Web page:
Sampling of Archived Blog Posts
For the latest news, follow me on Twitter @LindaSuePark, or scroll down to see tweets at left.
Several years ago, I was invited to speak at the Plum Creek Literacy Festival in Nebraska. Dylan Teut runs this festival, and I had a great weekend talking books to both adults and young readers.
A couple of weeks ago, as part of its fundraising, Plum Creek held an art auction. I wanted to support the festival by purchasing one of the pieces of illustrator art. When I went through the art on offer, I knew immediately which one I wanted. It was this wonderful piece by Anna Kim:
I bid on it twice–and then I forgot to check back on the day the auction ended. Someone else won it. I was very disappointed and berated myself for not keeping track better.
Meanwhile…freelance publicist Lisa Nadel (https://www.lonnilanemarketing.com/) reached out asking if I would be interested in a copy of a picture book called DANBI LEADS THE SCHOOL PARADE by–you guessed it, right?–Anna Kim. What a happy coincidence, I thought, and of course I wanted a copy of the book.
It arrived today. It’s wonderful. Danbi is a new kid at school, so it’s a familiar story refreshed and revitalized by the simple clarity of Kim’s words, and especially by her amazing illustrations. Funny, warmhearted, generous. Energetic and delicate at the same time. Now I have pages and pages of Kim’s art to enjoy….
But it doesn’t end there. Because included in the parcel was a piece of art, and a stunning card. They are the endpapers and title-page illustration of the book–heartwarming and heartbreaking at the same time.
I’ve been teary ever since I opened the parcel a few hours ago–tears of joy, during a time when joy is hard to find. I’m not sure I’ll ever be able to thank Anna enough for this incredible surprise…but I can try, by urging everyone I know to buy DANBI. For yourself and as gifts: Danbi will light up the bookshelves of any home.
I can’t find my (ancient, battered) copy of SPIDERWEB FOR TWO, by Elizabeth Enright, which is frustrating, because I want to quote from it. I’ll have to settle for summary instead. I think it’s from the chapter titled “A Pocketful of Gold.” Oliver and Randy are trying to solve one of the story’s mysterious clues; Randy is sick in bed, so Oliver is on his own. Along the way, he meets Miss Bishop, and they have a conversation about, among other things, gardening. Miss Bishop says, “Purslane is delicious in a salad,” and Oliver is stunned to hear this, because to him, purslane has always been just a bothersome weed.
The second I read that passage, I wanted to taste purslane. It wasn’t until I was an adult–in fact, just a few years ago–that I finally got my chance when I spotted some at a farmer’s market. Miss Bishop was right. It was delicious, with a faint lemon flavor and a wonderful crisp texture due to the thickness of its leaves. (It’s also full of nutrients, if you like that sort of thing.)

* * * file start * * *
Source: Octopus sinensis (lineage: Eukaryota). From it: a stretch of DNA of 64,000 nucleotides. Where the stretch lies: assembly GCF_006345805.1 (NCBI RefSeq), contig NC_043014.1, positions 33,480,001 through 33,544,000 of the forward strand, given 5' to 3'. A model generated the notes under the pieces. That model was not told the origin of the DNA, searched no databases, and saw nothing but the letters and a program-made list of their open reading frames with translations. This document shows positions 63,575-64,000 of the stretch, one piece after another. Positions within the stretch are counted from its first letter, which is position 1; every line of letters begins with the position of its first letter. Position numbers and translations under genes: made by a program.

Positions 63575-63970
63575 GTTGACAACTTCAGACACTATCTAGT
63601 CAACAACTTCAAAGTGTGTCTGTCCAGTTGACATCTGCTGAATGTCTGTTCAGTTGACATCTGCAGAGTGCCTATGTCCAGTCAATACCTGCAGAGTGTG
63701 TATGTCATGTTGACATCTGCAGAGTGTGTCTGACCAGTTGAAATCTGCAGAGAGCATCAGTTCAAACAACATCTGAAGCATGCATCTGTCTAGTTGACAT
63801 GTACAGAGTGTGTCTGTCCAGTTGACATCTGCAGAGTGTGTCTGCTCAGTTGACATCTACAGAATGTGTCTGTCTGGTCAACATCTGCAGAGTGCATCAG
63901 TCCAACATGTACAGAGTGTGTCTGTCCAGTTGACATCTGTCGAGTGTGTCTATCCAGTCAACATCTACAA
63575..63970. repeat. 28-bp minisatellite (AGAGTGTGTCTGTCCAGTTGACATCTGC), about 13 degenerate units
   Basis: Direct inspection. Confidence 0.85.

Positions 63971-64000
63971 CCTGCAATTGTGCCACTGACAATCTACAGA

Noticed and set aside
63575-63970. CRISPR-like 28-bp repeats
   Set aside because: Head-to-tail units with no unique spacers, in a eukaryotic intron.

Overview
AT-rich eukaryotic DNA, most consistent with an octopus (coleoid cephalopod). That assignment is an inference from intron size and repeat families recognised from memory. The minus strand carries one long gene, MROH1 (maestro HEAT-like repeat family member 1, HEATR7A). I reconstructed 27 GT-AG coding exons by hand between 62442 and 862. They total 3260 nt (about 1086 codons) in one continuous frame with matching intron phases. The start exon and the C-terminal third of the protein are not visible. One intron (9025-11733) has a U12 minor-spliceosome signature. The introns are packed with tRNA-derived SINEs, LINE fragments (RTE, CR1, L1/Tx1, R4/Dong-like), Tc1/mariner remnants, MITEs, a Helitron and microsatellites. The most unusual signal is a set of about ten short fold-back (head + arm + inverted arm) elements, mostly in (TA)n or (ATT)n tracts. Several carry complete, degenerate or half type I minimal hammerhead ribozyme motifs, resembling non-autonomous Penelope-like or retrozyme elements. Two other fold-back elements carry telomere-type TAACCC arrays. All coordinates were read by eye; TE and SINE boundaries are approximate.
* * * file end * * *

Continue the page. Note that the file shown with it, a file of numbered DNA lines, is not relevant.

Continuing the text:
A few weeks ago, I spotted some tiny weedy sprouts of purslane in the flower bed. About a dozen of them, barely bigger than my thumb.
They were dug up and given their own little bed, and now, three weeks later–WOW, are they happy!
My lovely crop of purslane wouldn’t exist if I hadn’t read that passage in SPIDERWEB FOR TWO (some fifty years ago!). For me, the connection is about more than just a plant. It’s about curiosity, and being open to new experiences, and paying attention, and maybe even a weed by any other name….
A good children’s book has that kind of power: to make connections that last a lifetime.
With salad on the side.
Here’s something I often hear from diverse creators: “I’m writing books for kids because when I was little, I never saw myself in books. I want to make sure every child has the chance to see themselves in a book.”
Sound familiar? The inspiration is a noble one, and I couldn’t be more excited about the work being produced these days by writers from marginalized communities. It’s a challenging, tumultous, and EXCITING time in the world of children’s books.
When I hear something like the above, I can certainly relate. There were so few books featuring Asian or Asian-American characters when I was growing up in the 1960s and early 1970s.
BUT. And this is important.
There WERE people doing that work. There were creators battling conditions a thousand times less woke than today, overcoming the obstacles, publishing one book at a time into what must have seemed like a void. No marketing, No WNDB, no social media communities.
If you were born after about 1970, and you tell audiences that you are writing books because you never saw yourself in a book, I believe you. But the books were there, AND THEIR CREATORS DESERVE TO BE ACKNOWLEDGED.
It was not the fault of the creators that their books weren’t/aren’t better known. Their books got close to ZERO support at every level–from the publishing process right on through to the educational system and the general zeitgeist of the time.
It follows, therefore, that it was also not the fault of readers in marginalized communities that they were unaware of these books. (With thanks to Namrata Tripathi, Jamar Perry, David Bowles, KT Horning, and others, for helping me clarify this point.) How could they find books that were absent from bookstores, libraries, classrooms?